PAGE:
Having a prepared “sales pitch” that describes your occupational target or career goal will arm you with all you need to begin an intelligent and effective conversation with new professional contacts.  Be sure to include where you are now (degree, program, year in college), where you have been (career-related, leadership, part-time work experience), and where you are going (future goals).

  8. Develop Your Interviewing Skills
    Selling yourself in the context of a job interview involves talking about yourself in a way that effectively communicates your well-earned and genuine skills, accomplishments and talents that relate to your fit for a position. Knowing yourself, and what you have to offer employers will help you to confidently articulate your attributes during an interview.

  9. Build Your Career Wardrobe
    It is important to project a professional image. As you know, you only get one chance to make a first impression. Dress for the job you want, not the job you have.

NEXT STEP: First Job in Academia | First Job in Industry | First Alt-Ac Job

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Seeking my First Job in Academia

You have worked hard for your degree. Now it's time to put all that hard work, skills, and experiences to use as you move toward the next step in your life.

Here you can find a step-by-step guide to getting your first job in academia!

Schedule an appointment with a career counselor to assist you in making a plan as you move through each step.

  1. Research the Specifics for your Discipline
    The faculty job search varies widely across disciplines, consult your advisor and mentors to:
    • Identify the annual hiring cycle for your field
    • Determine which application materials are usually required
    • Determine if search committees interview at annual conferences or other events
    • Learn typical deadlines and decision-making timelines

  2. Take part in the activities of a departmental search committee if possible

  3. Review & Develop Your Professional Network and Join LinkedIn
    More than 75% of new hires are identified through professional networks. Joining LinkedIn and connecting with industry-related groups and the Marquette University Alumni Association is a great place to start developing your network.

  4. Create Your Elevator Pitch
    Having a prepared “sales pitch” that describes your occupational target or career goal will arm you with all you need to begin an intelligent and effective conversation with new professional contacts.  Be sure to include where you are now (degree, program, year in college), where you have been (career-related, leadership, part-time work experience), and where you are going (future goals).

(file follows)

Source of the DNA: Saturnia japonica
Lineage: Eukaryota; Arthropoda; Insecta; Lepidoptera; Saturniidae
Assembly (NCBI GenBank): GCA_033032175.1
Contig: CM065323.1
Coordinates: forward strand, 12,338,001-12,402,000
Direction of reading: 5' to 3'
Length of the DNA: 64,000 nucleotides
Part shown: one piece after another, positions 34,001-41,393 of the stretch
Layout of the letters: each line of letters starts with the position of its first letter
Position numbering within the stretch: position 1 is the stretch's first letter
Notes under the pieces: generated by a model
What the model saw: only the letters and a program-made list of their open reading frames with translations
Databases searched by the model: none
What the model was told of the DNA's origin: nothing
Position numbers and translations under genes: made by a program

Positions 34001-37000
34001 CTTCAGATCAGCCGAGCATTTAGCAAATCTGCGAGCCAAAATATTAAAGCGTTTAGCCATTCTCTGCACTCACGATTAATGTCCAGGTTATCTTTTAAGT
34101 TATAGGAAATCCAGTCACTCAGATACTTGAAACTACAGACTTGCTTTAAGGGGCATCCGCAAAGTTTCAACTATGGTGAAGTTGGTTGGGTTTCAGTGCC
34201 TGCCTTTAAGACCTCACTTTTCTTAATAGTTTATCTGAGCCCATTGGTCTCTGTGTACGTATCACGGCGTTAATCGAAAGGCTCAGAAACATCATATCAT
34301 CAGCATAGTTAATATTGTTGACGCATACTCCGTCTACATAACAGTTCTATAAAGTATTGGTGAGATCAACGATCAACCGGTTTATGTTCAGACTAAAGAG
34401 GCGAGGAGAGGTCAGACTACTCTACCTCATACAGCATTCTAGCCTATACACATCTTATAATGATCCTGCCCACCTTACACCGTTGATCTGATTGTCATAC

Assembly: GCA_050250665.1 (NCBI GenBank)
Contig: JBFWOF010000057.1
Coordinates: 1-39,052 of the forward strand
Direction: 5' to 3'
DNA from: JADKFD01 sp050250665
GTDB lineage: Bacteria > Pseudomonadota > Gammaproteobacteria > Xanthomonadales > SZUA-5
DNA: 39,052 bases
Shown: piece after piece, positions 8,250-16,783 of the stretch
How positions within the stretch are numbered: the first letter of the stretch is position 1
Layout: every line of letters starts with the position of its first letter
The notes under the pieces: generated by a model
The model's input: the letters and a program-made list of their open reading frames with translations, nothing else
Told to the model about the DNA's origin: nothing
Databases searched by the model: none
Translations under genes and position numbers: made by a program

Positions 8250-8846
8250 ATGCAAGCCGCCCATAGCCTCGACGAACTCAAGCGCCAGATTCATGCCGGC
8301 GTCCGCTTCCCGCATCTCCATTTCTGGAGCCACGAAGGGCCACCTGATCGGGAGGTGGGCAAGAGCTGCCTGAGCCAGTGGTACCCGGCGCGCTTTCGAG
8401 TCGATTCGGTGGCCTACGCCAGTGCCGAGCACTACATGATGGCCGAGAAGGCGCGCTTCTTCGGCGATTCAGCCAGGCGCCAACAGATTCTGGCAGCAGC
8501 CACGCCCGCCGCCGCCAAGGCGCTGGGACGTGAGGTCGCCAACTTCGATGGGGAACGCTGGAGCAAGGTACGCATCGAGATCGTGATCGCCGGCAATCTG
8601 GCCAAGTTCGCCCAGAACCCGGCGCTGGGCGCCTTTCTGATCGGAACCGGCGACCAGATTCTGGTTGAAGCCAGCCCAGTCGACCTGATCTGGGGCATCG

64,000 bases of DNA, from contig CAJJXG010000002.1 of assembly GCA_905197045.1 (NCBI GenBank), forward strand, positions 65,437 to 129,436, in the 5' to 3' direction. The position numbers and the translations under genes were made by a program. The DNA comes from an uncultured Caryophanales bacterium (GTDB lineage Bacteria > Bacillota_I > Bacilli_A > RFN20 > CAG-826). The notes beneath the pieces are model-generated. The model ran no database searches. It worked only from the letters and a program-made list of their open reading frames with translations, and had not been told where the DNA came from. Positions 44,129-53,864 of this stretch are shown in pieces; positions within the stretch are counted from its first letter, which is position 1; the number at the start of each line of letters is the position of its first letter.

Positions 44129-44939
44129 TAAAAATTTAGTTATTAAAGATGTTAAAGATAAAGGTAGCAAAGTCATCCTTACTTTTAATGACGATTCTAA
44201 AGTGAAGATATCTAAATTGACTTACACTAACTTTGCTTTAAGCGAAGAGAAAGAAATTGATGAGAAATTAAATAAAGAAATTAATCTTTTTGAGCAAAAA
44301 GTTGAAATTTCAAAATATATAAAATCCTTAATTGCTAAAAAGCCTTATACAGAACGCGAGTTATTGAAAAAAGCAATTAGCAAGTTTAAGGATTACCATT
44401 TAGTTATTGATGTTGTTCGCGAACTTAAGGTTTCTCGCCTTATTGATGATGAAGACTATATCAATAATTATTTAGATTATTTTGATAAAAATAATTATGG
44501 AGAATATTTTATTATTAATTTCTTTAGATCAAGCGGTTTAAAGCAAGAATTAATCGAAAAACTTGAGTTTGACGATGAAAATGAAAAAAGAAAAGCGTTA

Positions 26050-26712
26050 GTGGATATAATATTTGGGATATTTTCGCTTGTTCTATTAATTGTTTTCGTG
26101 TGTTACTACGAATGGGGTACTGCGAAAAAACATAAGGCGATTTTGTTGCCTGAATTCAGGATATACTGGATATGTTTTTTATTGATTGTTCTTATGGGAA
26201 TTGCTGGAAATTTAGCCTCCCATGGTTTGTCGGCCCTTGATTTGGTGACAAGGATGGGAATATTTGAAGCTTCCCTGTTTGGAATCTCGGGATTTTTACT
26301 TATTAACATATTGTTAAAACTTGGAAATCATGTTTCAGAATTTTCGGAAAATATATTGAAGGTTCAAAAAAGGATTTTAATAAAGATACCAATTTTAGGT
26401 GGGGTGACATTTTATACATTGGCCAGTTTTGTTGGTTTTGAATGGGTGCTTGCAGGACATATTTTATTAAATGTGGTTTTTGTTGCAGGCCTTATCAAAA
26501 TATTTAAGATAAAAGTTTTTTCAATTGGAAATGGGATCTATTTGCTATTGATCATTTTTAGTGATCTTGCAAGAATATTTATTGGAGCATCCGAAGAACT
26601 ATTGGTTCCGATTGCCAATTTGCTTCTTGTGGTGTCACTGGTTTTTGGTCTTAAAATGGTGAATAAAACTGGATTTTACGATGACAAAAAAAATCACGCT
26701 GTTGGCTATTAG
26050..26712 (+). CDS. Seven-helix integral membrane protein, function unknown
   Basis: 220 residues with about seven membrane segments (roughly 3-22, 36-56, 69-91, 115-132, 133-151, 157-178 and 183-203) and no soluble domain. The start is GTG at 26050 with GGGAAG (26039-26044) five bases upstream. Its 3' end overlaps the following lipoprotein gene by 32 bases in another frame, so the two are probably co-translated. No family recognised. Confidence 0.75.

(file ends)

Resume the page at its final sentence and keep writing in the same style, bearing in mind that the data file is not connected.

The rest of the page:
5. Learn how to professionally follow up with new professional connections

  6. Write Your Professional Resume and Cover Letter
    Resumes prove that you are qualified for the position. Therefore having a great resume that outlines your strengths, skills, career goals, and interest in a particular career field is necessary.

    1. Write Your Professional Curriculum Vitae (CV)
    2. Write additional documents such as Writing Samples, Research, Teaching Statements & More

  7. Request multiple copies of your transcripts

  8. Gather References and Letters of Recommendation
    It's important to be prepared to provide a list of employment references who can attest to the skills and qualifications that you have for the job you are applying for. Plan ahead and get your references in order, before you need them.

    1. Approach faculty members, employers, etc. to write recommendation letters. Remember to provide them with any appropriate documentation (a copy of your CV, research statement, typical job description, etc.) and the deadline for submission. Think about sharing these Guidelines for letter writers.
    2. Send thank-you notes to your letter writers

  9. Develop a Target List of institutions where you would like to work

    1. Identify postings via HigherEdJobs, LinkedIn, The Chronicle of Education's Vitae, professional conferences and associations

  10. Develop Your Interviewing Skills
    Selling yourself in the context of a job interview involves talking about yourself in a way that effectively communicates your well-earned and genuine skills, accomplishments and talents that relate to your fit for a position. Knowing yourself, and what you have to offer employers will help you to confidently articulate your attributes during an interview.


  11. Learn more about Interviewing Dress for Success
    It is important to project a professional image.

  12. Build Your Career Wardrobe
    It is important to project a professional image. As you know, you only get one chance to make a first impression. Dress for the job you want, not the job you have.

  13. Learn What to Expect in a First Round Interview

  14. Learn What to Expect in a Second Round Interview

  15. Learn about interview follow up techniques
  1. Start the Decision Making Process
    Decision-making is not to be taken lightly. People make decisions a variety of ways. Career decisions may include anything from choosing a major to comparing job offers. 

  2. Understand Financial Matters and Benefits
    Before making any decisions about your first job, be sure to explore and define your financial needs such as negotiating offers, weighing multiple offers, and other salary lessons. 

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Seeking my First Job in Industry